Coupons: What you must know

Coupons: What you must know

Coupons: What you must know
What are Coupons in regards to Finance?

• In finance, a coupon refers to the rate of payment offered by a bond; it is the interest paid per year expressed as a percentage of the face value of the fixed-income security. More simply put, the coupon is the interest rate that a bond issuer pays to a bond holder.
• Originally known as a “bearer bond”, the coupon signifies the issuer’s debt obligation; the coupon is offered as a semi-annual interest payment to the bond’s holder. The yield of the coupon is simply the coupon payment as a percentage of the face value; coupon yield=C/F.
Example of a Bond Coupon:
• If you hold a $20,000 bond described as a 5% loan stock, you will receive $1,000 in interest each year—typically these payments will be delivered in two installments or as a semi-annual payment. The coupon, therefore for this example, is expressed as 5% or $1,000 in total. 
• Not all bonds or fixed-income investments are attached with coupon payments; zero-coupon bonds, for example, are those that do not pay interest to the holder--Investment in such bonds are secured because the fixed-income instrument is sold at a discount or at a price less than the bond’s par value. When held to maturity, these bonds are redeemed for par value.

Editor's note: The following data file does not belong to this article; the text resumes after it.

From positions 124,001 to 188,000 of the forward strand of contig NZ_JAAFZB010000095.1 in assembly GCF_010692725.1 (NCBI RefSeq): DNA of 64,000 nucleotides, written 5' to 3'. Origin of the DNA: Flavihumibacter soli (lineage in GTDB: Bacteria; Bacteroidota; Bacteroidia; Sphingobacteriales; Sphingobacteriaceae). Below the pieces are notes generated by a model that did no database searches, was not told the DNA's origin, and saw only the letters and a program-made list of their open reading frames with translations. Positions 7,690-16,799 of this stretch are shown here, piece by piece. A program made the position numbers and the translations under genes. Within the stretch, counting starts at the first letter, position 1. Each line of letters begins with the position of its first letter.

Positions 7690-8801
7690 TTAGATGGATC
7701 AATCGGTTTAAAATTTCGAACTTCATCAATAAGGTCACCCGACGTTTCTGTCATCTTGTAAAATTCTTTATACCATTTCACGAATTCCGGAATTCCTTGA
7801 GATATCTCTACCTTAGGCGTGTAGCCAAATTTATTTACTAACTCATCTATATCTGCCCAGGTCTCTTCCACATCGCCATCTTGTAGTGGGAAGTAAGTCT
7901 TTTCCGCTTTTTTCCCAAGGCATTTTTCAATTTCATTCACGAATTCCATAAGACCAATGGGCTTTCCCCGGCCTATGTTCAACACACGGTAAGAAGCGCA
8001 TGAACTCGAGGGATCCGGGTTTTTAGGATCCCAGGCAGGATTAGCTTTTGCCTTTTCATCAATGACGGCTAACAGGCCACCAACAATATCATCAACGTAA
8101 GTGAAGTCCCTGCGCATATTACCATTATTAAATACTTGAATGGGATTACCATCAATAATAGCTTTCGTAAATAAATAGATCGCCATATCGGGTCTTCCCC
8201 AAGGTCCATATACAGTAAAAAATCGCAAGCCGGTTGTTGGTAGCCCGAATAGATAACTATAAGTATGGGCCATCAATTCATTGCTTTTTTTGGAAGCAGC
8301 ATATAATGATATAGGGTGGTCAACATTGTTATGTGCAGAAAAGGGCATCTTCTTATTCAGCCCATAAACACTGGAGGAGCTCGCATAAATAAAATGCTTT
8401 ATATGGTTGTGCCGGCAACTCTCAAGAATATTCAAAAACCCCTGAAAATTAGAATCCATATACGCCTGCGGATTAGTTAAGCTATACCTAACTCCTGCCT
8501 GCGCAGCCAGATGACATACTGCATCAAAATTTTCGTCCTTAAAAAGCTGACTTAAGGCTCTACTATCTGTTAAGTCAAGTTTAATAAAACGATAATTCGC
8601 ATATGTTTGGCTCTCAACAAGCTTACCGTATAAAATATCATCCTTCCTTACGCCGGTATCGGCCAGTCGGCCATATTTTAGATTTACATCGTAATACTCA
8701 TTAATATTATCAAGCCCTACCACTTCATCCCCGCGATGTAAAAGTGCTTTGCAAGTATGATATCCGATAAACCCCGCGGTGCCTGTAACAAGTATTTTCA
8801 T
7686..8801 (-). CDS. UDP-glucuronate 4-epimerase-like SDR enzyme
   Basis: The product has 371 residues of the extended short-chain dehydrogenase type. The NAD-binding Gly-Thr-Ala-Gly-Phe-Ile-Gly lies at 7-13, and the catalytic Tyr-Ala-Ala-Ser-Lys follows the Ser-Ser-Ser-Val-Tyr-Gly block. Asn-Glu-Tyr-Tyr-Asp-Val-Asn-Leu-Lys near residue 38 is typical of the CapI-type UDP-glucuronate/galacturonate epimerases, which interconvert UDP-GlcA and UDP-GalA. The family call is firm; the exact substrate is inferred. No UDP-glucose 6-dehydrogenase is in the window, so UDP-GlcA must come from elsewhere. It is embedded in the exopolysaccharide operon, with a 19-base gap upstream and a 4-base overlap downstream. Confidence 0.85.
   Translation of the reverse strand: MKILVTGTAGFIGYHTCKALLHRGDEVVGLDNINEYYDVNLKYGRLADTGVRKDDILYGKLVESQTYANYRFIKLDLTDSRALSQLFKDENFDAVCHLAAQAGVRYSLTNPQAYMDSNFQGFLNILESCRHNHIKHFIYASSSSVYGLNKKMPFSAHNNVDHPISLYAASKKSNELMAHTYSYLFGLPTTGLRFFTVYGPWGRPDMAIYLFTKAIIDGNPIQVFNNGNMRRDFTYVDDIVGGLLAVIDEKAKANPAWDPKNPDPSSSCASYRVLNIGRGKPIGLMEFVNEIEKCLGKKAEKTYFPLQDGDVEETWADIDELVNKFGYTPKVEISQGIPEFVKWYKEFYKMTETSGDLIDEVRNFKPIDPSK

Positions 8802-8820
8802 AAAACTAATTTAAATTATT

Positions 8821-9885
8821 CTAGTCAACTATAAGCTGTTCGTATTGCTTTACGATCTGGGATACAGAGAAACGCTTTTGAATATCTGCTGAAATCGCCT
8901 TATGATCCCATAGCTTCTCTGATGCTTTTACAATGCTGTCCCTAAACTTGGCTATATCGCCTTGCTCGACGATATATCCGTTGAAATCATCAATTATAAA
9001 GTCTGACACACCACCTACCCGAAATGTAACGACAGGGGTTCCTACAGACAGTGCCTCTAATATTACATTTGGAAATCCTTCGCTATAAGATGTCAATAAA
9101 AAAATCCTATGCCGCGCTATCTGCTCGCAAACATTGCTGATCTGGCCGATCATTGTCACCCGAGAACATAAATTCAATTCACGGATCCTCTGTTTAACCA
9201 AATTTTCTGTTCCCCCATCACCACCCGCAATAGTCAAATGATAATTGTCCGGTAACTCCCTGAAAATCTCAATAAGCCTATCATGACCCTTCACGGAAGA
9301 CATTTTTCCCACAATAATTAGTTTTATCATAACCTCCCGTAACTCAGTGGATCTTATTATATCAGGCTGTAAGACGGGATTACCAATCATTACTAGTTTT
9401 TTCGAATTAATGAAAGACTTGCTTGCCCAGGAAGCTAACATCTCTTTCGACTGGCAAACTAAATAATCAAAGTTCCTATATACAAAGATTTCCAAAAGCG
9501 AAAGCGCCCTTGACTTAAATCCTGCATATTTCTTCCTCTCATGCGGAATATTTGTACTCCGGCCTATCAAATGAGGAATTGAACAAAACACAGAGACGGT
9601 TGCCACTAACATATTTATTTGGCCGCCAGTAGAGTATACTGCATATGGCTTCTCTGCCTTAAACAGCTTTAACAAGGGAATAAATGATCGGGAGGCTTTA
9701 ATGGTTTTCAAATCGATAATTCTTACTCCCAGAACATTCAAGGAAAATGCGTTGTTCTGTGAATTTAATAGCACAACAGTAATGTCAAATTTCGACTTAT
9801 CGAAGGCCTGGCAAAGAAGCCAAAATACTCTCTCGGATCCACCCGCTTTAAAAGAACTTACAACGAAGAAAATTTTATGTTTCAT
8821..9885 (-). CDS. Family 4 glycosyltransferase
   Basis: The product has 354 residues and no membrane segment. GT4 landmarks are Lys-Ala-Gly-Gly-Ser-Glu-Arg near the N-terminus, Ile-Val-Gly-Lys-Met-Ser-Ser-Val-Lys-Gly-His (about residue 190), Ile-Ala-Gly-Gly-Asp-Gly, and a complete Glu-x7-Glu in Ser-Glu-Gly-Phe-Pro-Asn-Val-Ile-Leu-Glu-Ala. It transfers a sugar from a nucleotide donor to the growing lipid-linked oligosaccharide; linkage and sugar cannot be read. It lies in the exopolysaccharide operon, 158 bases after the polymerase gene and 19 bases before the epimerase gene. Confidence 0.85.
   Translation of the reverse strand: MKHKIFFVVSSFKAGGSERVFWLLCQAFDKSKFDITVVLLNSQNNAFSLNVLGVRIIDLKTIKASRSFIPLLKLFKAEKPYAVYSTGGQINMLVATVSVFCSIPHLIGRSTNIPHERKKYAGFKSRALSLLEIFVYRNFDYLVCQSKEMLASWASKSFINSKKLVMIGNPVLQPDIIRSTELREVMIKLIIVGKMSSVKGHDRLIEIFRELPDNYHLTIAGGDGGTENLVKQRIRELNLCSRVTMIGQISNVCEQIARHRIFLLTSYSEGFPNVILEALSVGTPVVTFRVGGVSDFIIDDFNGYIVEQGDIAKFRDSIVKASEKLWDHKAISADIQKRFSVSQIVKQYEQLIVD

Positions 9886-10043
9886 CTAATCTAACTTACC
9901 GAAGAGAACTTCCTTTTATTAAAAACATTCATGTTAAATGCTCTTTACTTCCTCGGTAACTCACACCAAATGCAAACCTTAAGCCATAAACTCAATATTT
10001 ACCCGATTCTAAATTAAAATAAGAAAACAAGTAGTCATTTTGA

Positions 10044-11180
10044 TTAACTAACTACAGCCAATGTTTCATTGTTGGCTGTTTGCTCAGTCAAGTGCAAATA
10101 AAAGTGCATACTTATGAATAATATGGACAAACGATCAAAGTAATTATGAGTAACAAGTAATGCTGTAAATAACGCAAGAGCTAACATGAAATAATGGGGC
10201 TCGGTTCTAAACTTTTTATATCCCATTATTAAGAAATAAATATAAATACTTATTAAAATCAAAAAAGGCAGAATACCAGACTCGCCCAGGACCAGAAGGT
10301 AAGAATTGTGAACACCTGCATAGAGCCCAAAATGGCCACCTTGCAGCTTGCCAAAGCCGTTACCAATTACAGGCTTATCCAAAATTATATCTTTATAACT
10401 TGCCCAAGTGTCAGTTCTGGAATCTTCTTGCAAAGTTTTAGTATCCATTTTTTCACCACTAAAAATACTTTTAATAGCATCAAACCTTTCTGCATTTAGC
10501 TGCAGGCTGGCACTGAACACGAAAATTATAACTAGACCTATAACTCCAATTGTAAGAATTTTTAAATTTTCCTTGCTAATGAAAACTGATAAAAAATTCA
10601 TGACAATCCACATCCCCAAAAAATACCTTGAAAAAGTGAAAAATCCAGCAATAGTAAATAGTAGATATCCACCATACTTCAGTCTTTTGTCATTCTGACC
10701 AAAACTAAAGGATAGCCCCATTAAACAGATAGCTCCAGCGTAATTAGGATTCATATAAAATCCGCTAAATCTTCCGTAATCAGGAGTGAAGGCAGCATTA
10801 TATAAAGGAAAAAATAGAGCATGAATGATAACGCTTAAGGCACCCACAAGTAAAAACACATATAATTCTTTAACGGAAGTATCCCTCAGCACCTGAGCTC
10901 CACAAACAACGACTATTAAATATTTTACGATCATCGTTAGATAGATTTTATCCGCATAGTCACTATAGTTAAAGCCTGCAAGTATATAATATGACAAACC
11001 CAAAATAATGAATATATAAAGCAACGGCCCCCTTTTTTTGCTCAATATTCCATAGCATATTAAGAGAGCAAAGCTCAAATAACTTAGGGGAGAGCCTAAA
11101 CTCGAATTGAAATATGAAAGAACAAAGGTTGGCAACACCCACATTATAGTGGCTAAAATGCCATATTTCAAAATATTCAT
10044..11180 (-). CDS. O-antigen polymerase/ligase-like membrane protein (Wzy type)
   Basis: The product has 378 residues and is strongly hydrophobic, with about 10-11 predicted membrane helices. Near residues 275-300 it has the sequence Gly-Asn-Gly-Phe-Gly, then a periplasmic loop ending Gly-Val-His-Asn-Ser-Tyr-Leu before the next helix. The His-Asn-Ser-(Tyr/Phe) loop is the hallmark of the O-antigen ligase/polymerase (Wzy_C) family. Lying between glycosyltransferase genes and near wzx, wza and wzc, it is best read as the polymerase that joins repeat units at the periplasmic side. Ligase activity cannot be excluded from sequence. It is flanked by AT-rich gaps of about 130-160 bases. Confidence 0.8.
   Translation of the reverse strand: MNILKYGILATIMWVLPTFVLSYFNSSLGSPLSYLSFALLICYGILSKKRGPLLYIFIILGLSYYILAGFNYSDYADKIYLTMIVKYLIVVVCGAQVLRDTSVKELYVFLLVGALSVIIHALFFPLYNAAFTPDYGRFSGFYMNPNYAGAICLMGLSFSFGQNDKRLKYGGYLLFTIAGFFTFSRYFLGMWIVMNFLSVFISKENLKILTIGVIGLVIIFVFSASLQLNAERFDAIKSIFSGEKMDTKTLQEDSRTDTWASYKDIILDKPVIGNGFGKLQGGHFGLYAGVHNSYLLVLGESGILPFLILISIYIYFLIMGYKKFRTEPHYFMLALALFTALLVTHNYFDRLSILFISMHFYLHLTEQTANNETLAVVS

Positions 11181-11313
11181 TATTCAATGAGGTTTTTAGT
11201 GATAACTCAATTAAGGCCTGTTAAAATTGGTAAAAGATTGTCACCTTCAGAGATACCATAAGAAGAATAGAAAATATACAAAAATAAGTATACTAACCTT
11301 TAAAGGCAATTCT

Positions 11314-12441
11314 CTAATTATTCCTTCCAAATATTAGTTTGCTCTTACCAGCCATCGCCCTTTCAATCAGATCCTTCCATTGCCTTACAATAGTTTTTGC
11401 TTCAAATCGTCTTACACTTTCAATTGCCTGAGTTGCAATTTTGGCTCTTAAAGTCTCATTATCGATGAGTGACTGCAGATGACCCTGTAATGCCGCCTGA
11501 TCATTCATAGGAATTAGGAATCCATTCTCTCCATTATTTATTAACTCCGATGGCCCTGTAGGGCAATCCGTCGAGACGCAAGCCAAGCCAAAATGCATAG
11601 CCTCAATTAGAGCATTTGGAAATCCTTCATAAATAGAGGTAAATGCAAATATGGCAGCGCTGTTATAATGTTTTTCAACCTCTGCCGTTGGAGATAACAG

• The origin of the coupon payment stems from the fact that bonds were originally issued as bearer certificates, so that obtainment of a certificate was conclusive proof of ownership. Several coupons, one for each scheduled interest payment covering a number of years, where printed on each certificate. At the due date (when the bond matures and the holder is paid back his or her principal) the holder would physically detach the coupon and present it for payment of the interest shown. 

How are Bonds priced?
• Because the coupon is the interest paid over the course of a bond’s life to the holder, a bond is priced in direct proportion to the coupon rate, the maturity date and its rating. Furthermore, the amounts and dates of the coupons will determine the bond price; obviously, the higher the coupon payments the riskier or more expensive the bond will be. In most cases, those issuers who have lower bond ratings will attempt to encourage investment by offering a higher coupon rate or a discounted price. 




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